February 03, 2021

Naval Airships Part 2

The story of the lighter-than-air craft at sea is not one of success. Early attempts were not particularly successful, with the RN being a particular loser when their first rigid airship broke in half before its first flight. The Germans did somewhat better, with Zeppelins being used extensively on patrol missions in the North Sea and the Baltic. But bad weather and poor doctrine meant that they were generally not particularly effective, and the Naval Airship Division began to look for other missions.

The most obvious of these was using the Zeppelins as bombers, attacking far behind the lines. The Army had used its airships in a number of raids on targets in continental Europe, with little success and fairly heavy losses. But the Navy believed that bombing London could, in conjunction with unrestricted submarine warfare, destroy British morale and bring the country to its knees. Eventually, the Kaiser consented to the raids, provided they avoided threatening the Royal Family and instead focused on military targets. Nobody seems to have realized that the inaccuracy of bombing made this completely impossible. The first raid was carried out on January 19th, 1915, and attacked several towns in Norfolk, killing four. More raids followed throughout the year, and the Royal Navy, as traditional guardians of the British isles, was given responsibility for defending against them, although the Royal Flying Corps got into the game later on for overland interceptions.

Shooting down zeppelins turned out to be much harder might be expected, given that they were literally giant bags of extremely flammable gas. Antiaircraft fire control was still primitive, limiting the effectiveness of AA guns against targets at high altitude.1 Fighters also struggled early in the war. Zeppelins were often able to fly above the ceilings of the fighters, or at least high enough that the fighters couldn't take off and get to altitude before the airship had dropped its bombs and gone.2 Even when they got within range, fighters still had problems killing their targets. Rifle-caliber machine guns easily punched holes in the skin of the Zeppelin, but the pressure difference wasn't enough to let a lot of gas out, which made actually igniting a fire difficult. A number of weapons were tried, including such oddities as incendiary air-to-air bombs, but a mix of explosive and incendiary bullets was eventually found to be the best solution. Zeppelins tried to go even higher, often hiding in the clouds with a small car dangled 3,000' below to spot targets, but it was ultimately a losing battle.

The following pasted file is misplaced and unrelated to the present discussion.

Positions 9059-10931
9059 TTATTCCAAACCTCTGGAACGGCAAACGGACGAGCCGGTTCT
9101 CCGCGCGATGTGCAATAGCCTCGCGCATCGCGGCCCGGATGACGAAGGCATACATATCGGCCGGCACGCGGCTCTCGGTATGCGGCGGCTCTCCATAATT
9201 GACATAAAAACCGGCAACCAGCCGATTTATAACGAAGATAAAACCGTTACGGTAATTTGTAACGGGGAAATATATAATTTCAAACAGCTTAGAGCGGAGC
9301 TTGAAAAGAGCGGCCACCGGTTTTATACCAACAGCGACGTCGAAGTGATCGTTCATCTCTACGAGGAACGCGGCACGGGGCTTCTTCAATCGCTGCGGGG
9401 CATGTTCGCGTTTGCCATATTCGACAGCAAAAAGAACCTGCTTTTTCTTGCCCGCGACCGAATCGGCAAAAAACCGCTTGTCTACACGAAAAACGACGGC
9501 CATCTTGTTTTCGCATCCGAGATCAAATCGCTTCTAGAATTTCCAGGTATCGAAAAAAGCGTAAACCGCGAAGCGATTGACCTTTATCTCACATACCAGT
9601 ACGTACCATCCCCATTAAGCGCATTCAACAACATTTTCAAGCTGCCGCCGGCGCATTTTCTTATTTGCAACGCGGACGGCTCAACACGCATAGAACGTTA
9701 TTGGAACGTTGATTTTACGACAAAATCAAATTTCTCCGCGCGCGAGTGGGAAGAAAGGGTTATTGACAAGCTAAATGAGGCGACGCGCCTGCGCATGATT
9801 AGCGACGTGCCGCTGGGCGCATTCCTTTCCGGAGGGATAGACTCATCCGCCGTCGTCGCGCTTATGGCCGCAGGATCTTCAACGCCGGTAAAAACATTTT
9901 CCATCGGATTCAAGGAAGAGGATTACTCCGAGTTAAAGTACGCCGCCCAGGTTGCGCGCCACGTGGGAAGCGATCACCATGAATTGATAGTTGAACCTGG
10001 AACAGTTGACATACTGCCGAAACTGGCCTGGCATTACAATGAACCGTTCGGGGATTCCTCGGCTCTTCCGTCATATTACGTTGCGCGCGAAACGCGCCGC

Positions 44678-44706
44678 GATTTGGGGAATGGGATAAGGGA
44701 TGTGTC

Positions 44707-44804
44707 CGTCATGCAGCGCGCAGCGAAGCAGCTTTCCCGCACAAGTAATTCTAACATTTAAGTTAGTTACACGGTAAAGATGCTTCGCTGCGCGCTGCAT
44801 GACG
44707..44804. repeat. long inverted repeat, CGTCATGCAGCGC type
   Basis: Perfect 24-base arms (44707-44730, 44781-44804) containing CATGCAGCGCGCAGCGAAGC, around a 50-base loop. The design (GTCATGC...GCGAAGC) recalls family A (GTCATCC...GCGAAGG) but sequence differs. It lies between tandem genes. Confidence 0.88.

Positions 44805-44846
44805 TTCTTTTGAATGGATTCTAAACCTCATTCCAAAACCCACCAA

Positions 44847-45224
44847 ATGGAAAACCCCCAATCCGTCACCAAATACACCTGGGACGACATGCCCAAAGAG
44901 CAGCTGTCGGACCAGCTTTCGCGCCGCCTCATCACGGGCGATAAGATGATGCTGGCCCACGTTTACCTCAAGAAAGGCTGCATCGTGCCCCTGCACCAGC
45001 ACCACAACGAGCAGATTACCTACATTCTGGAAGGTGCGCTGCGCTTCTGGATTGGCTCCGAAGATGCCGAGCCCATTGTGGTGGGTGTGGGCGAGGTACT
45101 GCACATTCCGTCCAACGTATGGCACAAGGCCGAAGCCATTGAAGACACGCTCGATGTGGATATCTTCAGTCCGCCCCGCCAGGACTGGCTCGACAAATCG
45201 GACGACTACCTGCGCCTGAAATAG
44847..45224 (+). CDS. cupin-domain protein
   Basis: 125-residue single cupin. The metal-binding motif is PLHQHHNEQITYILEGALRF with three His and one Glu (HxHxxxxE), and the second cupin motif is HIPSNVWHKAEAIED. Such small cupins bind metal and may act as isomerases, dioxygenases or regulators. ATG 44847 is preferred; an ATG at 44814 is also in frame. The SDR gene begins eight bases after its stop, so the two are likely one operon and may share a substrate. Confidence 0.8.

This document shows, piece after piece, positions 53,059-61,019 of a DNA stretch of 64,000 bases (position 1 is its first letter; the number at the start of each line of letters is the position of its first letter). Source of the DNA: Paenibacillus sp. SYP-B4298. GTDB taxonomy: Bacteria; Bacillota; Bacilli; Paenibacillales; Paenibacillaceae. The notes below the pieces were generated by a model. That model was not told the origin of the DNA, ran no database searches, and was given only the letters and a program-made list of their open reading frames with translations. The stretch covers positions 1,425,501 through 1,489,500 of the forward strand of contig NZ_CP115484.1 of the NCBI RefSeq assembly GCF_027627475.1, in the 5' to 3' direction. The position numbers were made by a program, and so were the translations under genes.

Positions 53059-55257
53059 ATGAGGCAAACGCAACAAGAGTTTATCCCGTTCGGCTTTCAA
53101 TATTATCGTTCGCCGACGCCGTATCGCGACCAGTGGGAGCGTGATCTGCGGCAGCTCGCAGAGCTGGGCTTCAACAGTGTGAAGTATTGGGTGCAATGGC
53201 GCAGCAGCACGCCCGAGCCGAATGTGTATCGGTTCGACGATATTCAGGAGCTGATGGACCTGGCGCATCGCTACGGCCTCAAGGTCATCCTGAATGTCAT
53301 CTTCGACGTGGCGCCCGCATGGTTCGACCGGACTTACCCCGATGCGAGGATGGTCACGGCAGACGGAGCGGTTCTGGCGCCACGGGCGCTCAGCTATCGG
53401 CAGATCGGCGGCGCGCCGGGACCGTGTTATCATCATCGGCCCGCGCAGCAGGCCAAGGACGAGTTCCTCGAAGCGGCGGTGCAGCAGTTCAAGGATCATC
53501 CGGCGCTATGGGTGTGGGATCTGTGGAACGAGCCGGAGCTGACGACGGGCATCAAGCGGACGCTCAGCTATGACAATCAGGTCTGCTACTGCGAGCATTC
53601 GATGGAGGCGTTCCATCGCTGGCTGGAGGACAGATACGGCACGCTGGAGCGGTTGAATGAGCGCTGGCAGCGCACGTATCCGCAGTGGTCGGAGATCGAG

A Zeppelin shot down over England

During the course of the war, the Germans launched 51 Zeppelin raids on Britain, with 84 airships taking part and 30 being lost to enemy action or accident. The death toll in Britain was not particularly heavy, with only 557 dead and 1,358 injured, but in the early war, the airship raids caused widespread panic. They dwindled after 1917, with the few remaining raids focusing on the northern reaches of the UK, out of range of the Gotha bombers that continued the campaign against London. A few tactical raids were launched, most notably against Russian defenses during Operation Albion, the German seizure of islands in the Gulf of Riga.

L 59

One last aspect of the German naval airship program that bears discussion is the flight of L 59. In 1914, the British had moved against German forces in their East African colonies (what is now Tanzania). The Germans, under Paul von Lettow-Vorbeck, spent the next four years waging a spectacularly successful guerilla war in the interior of Africa. But in 1917, supplies were getting low, and the decision was made to send more by Zeppelin. L 59 was chosen for the one-way trip, and departed from Bulgaria on a journey of almost 3,600 miles, although prevailing winds meant that the still-air equivalent distance was actually over 4,300 miles, and the trip would take 108 hours. Due to the impossibility of resupplying hydrogen, which slowly leaked through the gasbags of the airship, it would be a one-way trip, with the Zeppelin being broken down and its materials used to bolster the 15 tons of supplies it carried.